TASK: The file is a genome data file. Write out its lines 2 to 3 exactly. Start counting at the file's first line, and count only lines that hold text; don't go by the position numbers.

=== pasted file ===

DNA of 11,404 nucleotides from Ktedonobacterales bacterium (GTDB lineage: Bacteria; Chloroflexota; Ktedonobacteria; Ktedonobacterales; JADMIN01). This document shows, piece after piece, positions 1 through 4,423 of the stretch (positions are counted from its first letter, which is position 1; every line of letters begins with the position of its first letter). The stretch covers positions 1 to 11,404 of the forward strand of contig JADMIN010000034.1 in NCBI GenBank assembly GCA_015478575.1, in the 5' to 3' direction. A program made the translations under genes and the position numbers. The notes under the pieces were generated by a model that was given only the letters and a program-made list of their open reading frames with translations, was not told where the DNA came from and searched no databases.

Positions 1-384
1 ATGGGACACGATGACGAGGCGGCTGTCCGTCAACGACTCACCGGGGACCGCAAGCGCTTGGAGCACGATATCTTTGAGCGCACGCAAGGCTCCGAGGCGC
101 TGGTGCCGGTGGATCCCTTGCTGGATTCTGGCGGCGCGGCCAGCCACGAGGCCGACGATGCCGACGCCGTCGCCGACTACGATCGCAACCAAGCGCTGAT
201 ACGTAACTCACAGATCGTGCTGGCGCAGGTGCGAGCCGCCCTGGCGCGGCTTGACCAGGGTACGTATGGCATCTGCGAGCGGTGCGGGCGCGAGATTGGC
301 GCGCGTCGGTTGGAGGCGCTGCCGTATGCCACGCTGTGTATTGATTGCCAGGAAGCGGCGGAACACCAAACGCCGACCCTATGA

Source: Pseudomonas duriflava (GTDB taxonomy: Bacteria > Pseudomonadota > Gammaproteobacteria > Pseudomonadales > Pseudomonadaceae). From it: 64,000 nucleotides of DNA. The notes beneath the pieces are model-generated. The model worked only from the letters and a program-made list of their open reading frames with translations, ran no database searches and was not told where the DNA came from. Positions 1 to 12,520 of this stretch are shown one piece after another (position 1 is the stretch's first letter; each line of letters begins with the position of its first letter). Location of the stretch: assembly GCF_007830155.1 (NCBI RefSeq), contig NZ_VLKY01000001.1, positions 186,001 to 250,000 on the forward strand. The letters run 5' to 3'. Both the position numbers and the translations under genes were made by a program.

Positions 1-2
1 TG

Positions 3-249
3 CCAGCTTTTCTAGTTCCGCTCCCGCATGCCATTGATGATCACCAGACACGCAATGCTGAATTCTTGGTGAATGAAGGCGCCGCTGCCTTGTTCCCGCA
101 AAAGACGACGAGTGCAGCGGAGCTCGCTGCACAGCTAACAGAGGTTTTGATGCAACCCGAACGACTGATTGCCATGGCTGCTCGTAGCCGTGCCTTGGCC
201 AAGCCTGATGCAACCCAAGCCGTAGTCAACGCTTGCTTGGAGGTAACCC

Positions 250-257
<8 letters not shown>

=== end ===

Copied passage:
Positions 1-384
1 ATGGGACACGATGACGAGGCGGCTGTCCGTCAACGACTCACCGGGGACCGCAAGCGCTTGGAGCACGATATCTTTGAGCGCACGCAAGGCTCCGAGGCGC